Fighting Temptation 2) When You Feel Like Giving Up

Second Sunday in Lent | March 17, 2019 | Jeremiah 26:8-15 | Pastor Tom Barthel | WELS Sermon | View Series | Print Version | Audio Version

Picture a time when you felt like giving up on something. Maybe it was a struggle to hold to a diet, carry out a job, or finish a project. Did you end up tossing in the towel and giving up? Would you if everyone else hated you for it and was telling you to give it up and threatening to hurt you if you didn’t? Today we consider one of the biggest struggles we all face. It’s the fight against sin. We fight against it in our own life and we speak out against it. For one of God’s prophets, Jeremiah, this struggle was especially hard. God called him to speak out against the people’s sins. Jeremiah had so many reasons to just give up. He made so little headway. Yet he never gave up. We continue with our series for Lent on fighting temptation. What do you do when you feel like giving up the fight against sin? This morning we’ll consider why Jeremiah didn’t give in to the temptation to quit. His struggle is useful for our learning when we are tempted to toss in the towel in the fight against sin.

Out of all the prophets in the Old Testament I envy Jeremiah’s work the least. When he was young God called him to speak out against the idolatry and sin of the people. This was a challenging call because a spiritual poison had spread over all of Judah. All over the land the people were worshipping idols. They baked food and offered it to the so-called Queen of heaven and other false gods. They openly worshipped these false gods. They turned to sexual sins and other godless acts. Some of them were even following the horrible practice of offering up their sons and daughters to false gods in the fire.

These sins had spread everywhere. At one point God challenged to Jeremiah to find even one single godly person. (Jeremiah 5:1-5) “Go up and down the streets of Jerusalem, look around and consider, search through her squares. If you can find but one person who deals honestly and seeks the truth, I will forgive this city.” And it wasn’t just the people working the fields and businesses. The prophets had all turned bad too. For every time Jeremiah spoke out against the people’s idolatry and sin, a dozen false prophets would say, “there’s no sin in that.” There were so many false prophets that Jeremiah was nearly alone. And as if that wasn’t bad enough the priests had all turned away from the truth. They ought to have known better! Jeremiah had at one point mistakenly reasoned, “These people don’t listen because they are only the poor and uninstructed. They don’t know God’s Word. I will go to the leaders and speak to them. They’ll know better!” But when he did approach the leaders, he found out that they too were all dead set against the Lord! The spiritual poison was all pervasive. That made it easier for everyone to tolerate. It even poured into the very heart of the city of Jerusalem and the royal palace. Everyone was against Jeremiah’s preaching. The people, the prophets, the priests, and the princes were all poisoned by sin.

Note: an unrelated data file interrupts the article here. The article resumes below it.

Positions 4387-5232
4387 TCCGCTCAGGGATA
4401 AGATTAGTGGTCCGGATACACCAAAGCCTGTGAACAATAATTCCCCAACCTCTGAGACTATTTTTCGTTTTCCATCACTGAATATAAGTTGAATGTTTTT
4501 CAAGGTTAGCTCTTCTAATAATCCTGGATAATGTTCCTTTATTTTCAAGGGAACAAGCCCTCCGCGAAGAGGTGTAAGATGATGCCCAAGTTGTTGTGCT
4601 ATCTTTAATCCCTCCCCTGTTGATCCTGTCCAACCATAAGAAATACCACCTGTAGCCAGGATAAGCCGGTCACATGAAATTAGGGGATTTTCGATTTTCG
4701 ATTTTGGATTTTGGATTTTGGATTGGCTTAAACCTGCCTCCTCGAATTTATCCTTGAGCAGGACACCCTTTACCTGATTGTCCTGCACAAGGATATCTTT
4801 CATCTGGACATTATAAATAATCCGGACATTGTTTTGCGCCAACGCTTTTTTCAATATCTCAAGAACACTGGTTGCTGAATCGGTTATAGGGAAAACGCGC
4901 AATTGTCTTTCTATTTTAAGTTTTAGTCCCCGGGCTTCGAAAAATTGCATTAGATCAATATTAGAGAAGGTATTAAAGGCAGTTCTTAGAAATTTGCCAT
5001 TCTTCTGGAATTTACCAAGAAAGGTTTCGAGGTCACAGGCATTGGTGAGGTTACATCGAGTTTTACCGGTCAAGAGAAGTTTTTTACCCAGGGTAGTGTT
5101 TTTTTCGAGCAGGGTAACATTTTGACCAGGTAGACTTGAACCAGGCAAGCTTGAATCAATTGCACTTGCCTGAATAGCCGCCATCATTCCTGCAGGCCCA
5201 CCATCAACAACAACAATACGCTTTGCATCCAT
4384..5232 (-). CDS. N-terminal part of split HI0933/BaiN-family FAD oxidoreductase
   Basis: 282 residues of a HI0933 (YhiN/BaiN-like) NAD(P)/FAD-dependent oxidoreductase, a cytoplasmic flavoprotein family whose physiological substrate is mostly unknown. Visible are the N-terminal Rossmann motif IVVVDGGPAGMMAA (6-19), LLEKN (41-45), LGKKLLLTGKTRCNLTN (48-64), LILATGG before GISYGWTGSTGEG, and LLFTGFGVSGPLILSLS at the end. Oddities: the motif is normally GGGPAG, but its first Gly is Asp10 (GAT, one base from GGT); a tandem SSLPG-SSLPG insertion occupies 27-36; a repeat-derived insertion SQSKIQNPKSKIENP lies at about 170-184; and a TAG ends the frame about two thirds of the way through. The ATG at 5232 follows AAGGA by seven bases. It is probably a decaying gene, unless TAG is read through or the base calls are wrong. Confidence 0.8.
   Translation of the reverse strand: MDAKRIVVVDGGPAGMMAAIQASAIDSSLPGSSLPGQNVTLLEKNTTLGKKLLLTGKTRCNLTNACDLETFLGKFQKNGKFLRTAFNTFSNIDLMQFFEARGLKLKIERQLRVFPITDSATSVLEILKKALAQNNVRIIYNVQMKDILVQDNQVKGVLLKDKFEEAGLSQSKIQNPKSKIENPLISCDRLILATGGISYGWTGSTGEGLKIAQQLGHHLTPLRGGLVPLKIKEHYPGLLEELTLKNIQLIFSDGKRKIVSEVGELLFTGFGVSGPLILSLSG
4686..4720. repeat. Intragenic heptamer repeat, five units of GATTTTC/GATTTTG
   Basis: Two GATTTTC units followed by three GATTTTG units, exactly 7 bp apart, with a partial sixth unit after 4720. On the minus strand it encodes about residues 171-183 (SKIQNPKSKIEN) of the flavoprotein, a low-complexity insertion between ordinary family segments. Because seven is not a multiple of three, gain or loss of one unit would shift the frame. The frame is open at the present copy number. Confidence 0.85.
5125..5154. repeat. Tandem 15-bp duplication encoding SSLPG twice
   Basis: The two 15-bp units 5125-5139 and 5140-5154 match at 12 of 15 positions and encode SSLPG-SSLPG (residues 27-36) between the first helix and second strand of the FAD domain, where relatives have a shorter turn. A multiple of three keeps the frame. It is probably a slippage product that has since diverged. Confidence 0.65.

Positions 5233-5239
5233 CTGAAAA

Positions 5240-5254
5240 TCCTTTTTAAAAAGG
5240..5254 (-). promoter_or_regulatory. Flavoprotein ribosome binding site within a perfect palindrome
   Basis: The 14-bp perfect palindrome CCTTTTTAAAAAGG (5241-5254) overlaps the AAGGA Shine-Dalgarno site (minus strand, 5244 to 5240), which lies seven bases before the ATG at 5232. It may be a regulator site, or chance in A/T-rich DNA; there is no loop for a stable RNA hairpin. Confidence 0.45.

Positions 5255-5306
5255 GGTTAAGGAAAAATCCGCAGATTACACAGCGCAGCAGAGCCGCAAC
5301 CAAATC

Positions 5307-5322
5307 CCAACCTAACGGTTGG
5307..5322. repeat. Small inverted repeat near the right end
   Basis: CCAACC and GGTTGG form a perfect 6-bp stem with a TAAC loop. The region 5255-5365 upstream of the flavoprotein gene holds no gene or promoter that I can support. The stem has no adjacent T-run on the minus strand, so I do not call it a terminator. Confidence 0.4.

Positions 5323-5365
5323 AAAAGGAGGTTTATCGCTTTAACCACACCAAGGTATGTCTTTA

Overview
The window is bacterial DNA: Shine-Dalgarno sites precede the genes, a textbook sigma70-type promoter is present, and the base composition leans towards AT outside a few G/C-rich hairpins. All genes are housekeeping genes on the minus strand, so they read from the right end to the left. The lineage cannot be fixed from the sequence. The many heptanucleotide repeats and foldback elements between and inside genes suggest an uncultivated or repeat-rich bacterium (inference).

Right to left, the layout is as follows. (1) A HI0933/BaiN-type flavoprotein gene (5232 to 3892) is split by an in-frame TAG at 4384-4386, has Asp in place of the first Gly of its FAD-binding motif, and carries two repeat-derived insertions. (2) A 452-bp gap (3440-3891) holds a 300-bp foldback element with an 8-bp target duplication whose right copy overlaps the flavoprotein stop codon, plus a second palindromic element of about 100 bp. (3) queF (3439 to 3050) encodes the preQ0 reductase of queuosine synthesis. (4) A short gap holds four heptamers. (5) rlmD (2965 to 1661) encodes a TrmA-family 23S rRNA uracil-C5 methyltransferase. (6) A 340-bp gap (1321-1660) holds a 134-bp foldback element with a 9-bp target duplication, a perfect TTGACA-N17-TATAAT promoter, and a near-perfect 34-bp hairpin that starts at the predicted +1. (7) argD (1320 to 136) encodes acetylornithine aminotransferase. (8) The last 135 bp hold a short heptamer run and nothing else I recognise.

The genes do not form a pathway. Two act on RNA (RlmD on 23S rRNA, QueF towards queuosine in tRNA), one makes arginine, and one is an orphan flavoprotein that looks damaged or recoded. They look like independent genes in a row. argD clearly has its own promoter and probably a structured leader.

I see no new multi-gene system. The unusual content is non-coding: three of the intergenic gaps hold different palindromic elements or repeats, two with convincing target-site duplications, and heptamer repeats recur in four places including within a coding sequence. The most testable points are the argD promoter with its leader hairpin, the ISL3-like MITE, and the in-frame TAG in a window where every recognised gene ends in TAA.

And what happened when Jeremiah rebuked them? They persisted! (Jeremiah 5:3-4) “…LORD… You struck them, but they felt no pain; you crushed them, but they refused correction. They made their faces harder than stone and refused to repent.” And this went on as they persisted in unrepentant sin for years! When we get to our reading in chapter 26 we find that Jeremiah has preached to the people, the prophets, the priests, and the princes for over twenty-three years. But all this time they persisted in resisting his preaching. “Don’t listen to him,” they told each other.

When it seemed like it could hardly get any worse for Jeremiah, they did. The people, prophets, and priest began to plot against him. And this was no ordinary persecution. They wanted him dead. “The priests, the prophets and all the people heard Jeremiah speak these words in the house of the Lord. 8 But as soon as Jeremiah finished telling all the people everything the Lord had commanded him to say, the priests, the prophets and all the people seized him and said, “You must die!”

You and I might read about Jeremiah and say, “I’m glad I didn’t have to live in a time like his.” But if we think that we have it easier, we have already begun to give up the fight. Sure, there may not be a lot of people openly setting up idols to worship. But what is worshipped? Is God worshipped above all things when hearts chase after so many other things above him? Secret idolatry abounds as God takes second place to people, politics, and purse padding. Many leave God behind. We call it secret idolatry because it isn’t always so obvious as idolatry. But it is idolatry. Sometimes the poison of secret idolatry is so pervasive that we don’t even notice it. Are you tempted to just reason like so many in Jeremiah’s day: “I don’t see any problem.” And sure, there may not be anyone offering up their sons and daughters in the fire to a false god. But are we content to tolerate the fact that most appear comfortable with that an estimated 3000 children in our nation are killed by abortion each day? That’s nearly 20% of all our children offered up to the false god of self. Many people and rulers are making that sin even more tolerated and open. Many churches not only tolerate but support this practice. What about the sexual sins in society that creep into your life and your family’s life? We’re tempted to reason, “It’s all over and everyone does it, it can’t be that bad.” The spiritual poison is all pervasive. That makes it easier for everyone to tolerate.

So, what about you? Does the pervasive nature of the sin cause you and I to just let it slide? Does the fact that everyone is doing it make it easier to just not fight against your own sin or speak up against the sin of others? We are tempted to just assume that speaking up isn’t going to amount to anything. So do we speak, or do we give up? “I’m glad I don’t have to live in a time like Jeremiah” we might say. But might we only say that because our time is more like Jeremiah’s than we like to admit? Might we only say that because the sins are so prevalent, and we don’t want to admit the times we’ve failed to fight against it?